• 2 packets G. Washington Golden Bouillon (use your own preferred brand)
  • 2 eggs (keep a third egg on hand in case needed)
  • Salt and pepper to taste, herbs as you want * I like to add some poultry seasonings (both ground and dried) and parsley.
  1. Mix the bread, sausage and apple together in a HUGE bowl (you need a big enough bowl to get everything incorporated well)
  2. Melt margarine into the liquid,  and cook the turkey liver.
  3. Once the liver is cooked, add this mixture to the celery and onion and blend until everything is well pulverized.  I use a Stick blender (immersion blender) in a high-sided bowl until everything is totally incorporated and all the veggies are unrecognizable.  Add bouillon packets to the liquids and stir to combine.
  4. Add your liquid to the bread mixture, top with the two eggs, and use your hands to incorporate everything into the stuffing. Add salt and pepper as needed and use the third egg if the stuffing doesn’t hold together well.   NOTE: Take your time with this step and make sure to taste the stuffing as you are blending.  As my mom always said “if it doesn’t taste good raw, it won’t taste good when it’s cooked”.  This may seem gross, but the nuances in taste as you add a little more salt or extra parsley will make the difference between a stuffing that tastes good and one that knocks your socks off.  We’re going for the “knock your socks off” taste here.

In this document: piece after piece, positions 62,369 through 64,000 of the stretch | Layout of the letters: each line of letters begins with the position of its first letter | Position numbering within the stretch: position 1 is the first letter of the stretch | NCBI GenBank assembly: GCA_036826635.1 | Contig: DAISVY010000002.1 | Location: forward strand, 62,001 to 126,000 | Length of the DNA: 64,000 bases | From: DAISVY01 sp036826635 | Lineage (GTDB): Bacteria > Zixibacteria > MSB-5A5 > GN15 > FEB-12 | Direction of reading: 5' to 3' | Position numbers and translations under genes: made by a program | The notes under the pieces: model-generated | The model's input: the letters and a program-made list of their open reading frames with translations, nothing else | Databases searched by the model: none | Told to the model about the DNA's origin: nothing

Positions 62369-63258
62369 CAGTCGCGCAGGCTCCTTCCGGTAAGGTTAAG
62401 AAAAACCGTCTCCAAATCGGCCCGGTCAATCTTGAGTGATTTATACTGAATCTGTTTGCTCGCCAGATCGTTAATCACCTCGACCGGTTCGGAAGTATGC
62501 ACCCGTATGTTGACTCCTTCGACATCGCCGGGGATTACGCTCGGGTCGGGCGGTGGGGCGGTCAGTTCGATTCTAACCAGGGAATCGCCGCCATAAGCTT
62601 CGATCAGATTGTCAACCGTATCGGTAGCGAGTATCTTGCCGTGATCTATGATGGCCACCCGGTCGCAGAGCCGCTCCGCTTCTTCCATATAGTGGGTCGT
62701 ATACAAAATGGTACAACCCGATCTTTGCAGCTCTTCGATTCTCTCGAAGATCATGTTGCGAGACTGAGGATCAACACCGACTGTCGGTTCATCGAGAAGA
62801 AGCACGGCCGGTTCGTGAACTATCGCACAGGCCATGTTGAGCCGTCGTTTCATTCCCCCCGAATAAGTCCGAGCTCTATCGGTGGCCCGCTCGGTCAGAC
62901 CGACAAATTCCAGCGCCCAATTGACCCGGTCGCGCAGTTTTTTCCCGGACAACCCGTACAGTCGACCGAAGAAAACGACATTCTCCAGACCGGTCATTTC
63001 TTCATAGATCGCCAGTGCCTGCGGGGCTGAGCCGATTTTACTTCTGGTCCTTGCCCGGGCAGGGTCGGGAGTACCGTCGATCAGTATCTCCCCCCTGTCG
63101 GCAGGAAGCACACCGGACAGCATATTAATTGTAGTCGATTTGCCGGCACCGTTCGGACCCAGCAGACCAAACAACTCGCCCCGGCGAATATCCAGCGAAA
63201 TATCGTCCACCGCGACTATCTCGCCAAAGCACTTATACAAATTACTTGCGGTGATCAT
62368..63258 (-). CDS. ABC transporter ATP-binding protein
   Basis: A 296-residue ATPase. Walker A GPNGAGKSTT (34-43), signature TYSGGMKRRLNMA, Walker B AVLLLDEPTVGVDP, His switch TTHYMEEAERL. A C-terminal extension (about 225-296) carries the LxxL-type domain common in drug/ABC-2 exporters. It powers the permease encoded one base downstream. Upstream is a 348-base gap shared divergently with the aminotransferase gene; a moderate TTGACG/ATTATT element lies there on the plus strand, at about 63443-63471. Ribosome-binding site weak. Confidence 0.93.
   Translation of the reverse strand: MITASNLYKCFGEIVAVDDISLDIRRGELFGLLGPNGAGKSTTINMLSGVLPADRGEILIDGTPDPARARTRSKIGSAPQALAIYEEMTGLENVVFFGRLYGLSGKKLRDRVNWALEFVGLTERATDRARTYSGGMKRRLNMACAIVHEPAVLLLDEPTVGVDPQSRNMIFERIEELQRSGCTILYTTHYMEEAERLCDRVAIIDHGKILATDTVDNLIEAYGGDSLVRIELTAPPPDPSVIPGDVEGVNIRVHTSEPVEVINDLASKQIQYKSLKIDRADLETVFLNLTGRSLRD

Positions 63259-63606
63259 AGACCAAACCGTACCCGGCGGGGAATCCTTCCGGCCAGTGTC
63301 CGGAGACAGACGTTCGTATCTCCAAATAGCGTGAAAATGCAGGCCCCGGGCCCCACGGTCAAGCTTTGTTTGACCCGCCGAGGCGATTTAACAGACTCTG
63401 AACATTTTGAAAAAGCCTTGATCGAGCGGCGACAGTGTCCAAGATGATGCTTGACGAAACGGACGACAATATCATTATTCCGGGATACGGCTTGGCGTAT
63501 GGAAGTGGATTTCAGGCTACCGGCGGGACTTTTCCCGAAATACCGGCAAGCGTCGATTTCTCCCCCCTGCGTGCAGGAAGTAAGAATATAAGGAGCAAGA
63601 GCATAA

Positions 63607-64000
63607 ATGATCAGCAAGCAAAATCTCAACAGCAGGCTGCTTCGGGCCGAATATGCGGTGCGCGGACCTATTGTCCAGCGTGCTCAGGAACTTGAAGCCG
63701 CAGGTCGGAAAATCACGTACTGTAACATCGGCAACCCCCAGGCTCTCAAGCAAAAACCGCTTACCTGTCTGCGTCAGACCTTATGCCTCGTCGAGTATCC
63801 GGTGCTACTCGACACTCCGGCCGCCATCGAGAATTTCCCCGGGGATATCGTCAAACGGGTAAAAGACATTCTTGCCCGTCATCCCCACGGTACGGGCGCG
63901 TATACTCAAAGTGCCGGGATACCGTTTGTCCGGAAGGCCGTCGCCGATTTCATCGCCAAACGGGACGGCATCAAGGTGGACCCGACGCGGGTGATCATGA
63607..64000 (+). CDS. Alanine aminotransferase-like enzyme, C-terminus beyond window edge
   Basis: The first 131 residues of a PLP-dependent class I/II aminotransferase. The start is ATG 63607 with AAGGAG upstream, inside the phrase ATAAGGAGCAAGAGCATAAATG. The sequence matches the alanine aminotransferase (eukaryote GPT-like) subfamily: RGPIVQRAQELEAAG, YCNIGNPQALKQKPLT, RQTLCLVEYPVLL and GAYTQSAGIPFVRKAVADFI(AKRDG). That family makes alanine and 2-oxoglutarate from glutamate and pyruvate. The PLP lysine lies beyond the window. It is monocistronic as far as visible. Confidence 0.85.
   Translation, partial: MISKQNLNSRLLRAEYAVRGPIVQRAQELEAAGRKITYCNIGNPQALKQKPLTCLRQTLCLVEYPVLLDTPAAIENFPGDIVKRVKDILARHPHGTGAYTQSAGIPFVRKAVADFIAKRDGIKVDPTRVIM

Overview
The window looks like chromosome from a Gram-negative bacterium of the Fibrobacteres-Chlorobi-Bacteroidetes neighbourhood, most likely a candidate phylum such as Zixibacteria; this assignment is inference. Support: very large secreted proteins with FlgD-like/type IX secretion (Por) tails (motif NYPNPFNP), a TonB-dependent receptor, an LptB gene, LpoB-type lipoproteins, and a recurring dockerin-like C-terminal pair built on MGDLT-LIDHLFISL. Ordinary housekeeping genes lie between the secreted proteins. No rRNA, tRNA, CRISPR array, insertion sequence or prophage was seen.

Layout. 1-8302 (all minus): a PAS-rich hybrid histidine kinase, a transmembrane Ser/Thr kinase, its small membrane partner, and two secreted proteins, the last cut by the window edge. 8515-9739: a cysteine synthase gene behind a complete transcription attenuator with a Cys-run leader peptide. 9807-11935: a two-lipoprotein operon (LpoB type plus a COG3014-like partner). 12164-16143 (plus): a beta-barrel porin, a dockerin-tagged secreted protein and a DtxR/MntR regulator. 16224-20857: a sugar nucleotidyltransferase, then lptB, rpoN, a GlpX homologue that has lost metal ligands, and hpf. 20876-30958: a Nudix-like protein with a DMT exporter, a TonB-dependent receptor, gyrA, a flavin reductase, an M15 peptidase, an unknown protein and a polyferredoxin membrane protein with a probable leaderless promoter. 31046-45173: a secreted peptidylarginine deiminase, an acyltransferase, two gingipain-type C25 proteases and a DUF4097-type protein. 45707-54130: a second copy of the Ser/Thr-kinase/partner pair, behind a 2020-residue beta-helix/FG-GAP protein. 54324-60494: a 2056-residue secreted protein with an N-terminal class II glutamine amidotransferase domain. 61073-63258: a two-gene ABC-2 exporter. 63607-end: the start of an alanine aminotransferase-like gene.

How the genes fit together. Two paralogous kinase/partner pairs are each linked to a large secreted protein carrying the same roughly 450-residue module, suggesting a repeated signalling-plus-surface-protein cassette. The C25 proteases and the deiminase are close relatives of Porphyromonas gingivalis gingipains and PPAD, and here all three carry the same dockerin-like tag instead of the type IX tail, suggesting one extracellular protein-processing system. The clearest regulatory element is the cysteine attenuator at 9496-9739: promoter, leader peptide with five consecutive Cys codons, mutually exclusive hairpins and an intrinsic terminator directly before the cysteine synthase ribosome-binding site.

5. Once the stuffing is done, stuff the turkey everywhere you can find space.  I use the neck cavity as well as the body of the turkey.  I’ve also taken to layering stuffing under the skin, on top of the breast meat and between the body and legs of the bird.  This seems to add to the moist taste of the meat when you carve your turkey.

Enjoy!  This should be a great addition to your holiday meal…

Recipe: Holiday Stuffing Bread